Why Latin American Nations Fail

Author: Matías Vernengo
Publisher: Univ of California Press
ISBN: 0520290291
Size: 42.90 MB
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The question of development is a major topic in courses across the social sciences and history, particularly those focused on Latin America. Many scholars and instructors have tried to pinpoint, explain, and define the problem of underdevelopment in the region. With new ideas have come new strategies that by and large have failed to explain or reduce income disparity and relieve poverty in the region. Why Latin American Nations Fail brings together leading Latin Americanists from several disciplines to address the topic of how and why contemporary development strategies have failed to curb rampant poverty and underdevelopment throughout the region. Given the dramatic political turns in contemporary Latin America, this book offers a much-needed explanation and analysis of the factors that are key to making sense of development today.

Constructing Twenty First Century Socialism In Latin America

Author: S. Motta
Publisher: Springer
ISBN: 1137089210
Size: 68.64 MB
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In Constructing Twenty-First Century Socialism: The Role of Radical Education, Motta and Cole explore the role of the politics of knowledge and pedagogy in the reinvention of socialism for the twenty-first century. Through a critical analysis of Brazil, Colombia and Venezuela they deconstruct the mechanisms of neoliberal control as an epistemological project of monologue, closure, and violence against all 'others'. The authors develop an affirmative engagement with the traditions, practices, and politics which seek to challenge this closure through the policies of the counter-hegemonic government of Venezuela, the struggles of social movements in Brazil and Colombia, and the daily resistance of critical educators working in formal educational settings in all three countries. This mapping and analysis not only contribute to struggles for alternatives to capitalism in Latin America, but are translatable to other contexts. The book theorizes that with the exhaustion of neoliberalism, it is time to pedagogize the political and politicize the pedagogical in order to create worlds beyond capitalism.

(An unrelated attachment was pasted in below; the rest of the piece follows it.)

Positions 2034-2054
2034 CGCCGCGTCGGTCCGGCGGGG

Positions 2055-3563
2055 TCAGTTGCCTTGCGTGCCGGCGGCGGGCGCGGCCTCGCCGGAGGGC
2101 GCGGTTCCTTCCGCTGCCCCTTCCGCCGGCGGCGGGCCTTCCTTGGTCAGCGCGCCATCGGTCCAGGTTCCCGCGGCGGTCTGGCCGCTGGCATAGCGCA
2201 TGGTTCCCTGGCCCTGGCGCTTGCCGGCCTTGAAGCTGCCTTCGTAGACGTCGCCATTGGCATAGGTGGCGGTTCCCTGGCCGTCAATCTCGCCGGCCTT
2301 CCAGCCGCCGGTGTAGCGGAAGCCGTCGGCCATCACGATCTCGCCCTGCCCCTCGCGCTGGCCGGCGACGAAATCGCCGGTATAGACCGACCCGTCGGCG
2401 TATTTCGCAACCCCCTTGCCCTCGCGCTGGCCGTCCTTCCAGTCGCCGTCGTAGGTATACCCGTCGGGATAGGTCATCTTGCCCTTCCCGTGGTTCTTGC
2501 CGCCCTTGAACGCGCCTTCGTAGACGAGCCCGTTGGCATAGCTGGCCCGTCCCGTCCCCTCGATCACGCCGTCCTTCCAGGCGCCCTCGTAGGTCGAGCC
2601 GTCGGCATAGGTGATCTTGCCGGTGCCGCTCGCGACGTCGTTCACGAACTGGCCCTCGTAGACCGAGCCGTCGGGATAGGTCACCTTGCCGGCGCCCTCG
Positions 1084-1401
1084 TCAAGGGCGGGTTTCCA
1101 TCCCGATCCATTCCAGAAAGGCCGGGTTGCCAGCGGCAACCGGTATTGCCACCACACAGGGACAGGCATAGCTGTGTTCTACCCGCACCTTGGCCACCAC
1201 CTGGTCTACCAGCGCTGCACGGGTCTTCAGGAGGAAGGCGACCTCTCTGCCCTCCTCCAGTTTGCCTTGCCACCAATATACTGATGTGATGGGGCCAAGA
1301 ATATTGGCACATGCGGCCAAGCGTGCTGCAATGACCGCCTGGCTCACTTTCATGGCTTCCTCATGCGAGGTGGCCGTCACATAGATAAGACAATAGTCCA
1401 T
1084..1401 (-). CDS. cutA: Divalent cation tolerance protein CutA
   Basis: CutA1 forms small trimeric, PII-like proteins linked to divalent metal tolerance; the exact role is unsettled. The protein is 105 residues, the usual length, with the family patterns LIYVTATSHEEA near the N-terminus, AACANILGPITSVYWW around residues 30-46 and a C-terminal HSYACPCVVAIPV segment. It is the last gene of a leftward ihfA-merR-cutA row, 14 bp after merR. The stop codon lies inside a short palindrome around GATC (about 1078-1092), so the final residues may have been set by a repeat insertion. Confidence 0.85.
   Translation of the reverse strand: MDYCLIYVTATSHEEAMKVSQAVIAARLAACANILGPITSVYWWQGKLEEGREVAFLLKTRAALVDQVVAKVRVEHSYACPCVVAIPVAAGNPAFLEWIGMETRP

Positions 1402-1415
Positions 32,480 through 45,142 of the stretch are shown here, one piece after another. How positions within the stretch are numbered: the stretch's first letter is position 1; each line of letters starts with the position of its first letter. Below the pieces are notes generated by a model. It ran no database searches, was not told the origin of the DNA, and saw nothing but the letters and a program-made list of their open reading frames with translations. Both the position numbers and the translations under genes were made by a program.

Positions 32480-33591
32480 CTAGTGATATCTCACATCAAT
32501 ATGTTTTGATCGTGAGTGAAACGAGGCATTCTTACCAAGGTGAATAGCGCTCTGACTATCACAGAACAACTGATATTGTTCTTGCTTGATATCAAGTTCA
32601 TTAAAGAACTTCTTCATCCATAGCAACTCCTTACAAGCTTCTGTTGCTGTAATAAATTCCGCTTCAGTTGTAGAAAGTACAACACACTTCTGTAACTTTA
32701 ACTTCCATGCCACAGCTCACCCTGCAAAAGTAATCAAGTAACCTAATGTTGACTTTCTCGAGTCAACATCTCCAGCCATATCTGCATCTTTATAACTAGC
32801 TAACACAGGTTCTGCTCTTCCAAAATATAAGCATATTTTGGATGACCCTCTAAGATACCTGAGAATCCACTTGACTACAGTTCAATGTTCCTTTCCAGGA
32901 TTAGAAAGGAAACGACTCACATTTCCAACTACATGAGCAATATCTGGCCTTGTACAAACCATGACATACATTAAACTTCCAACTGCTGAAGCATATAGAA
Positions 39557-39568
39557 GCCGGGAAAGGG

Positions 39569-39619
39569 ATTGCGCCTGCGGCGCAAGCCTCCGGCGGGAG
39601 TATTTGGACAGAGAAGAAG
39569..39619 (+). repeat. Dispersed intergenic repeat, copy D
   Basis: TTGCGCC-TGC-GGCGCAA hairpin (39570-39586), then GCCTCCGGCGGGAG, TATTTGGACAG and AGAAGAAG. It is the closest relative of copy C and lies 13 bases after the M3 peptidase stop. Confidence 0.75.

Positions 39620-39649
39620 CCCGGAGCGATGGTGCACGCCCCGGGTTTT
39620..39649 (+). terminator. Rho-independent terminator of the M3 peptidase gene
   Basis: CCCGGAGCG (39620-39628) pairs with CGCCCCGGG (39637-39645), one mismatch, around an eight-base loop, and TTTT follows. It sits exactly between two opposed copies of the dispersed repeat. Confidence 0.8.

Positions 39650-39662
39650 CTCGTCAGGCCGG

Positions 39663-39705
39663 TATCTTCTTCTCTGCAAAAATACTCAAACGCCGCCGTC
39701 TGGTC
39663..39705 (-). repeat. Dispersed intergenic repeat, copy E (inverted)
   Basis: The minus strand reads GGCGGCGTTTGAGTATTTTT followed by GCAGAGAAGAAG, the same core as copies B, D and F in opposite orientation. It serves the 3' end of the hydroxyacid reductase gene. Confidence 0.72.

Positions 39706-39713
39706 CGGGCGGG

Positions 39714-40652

Reconceptualizing Security In The Americas In The Twenty First Century

Author: Bruce M. Bagley
Publisher: Lexington Books
ISBN: 0739194860
Size: 56.49 MB
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This book describes the major security challenges that face the Americas in the twenty-first century including terrorism, organized crime, drug trafficking, migration, and continually evolving geopolitical realities. It appeals to those interested in international relations, security studies, comparative politics, and Latin American studies.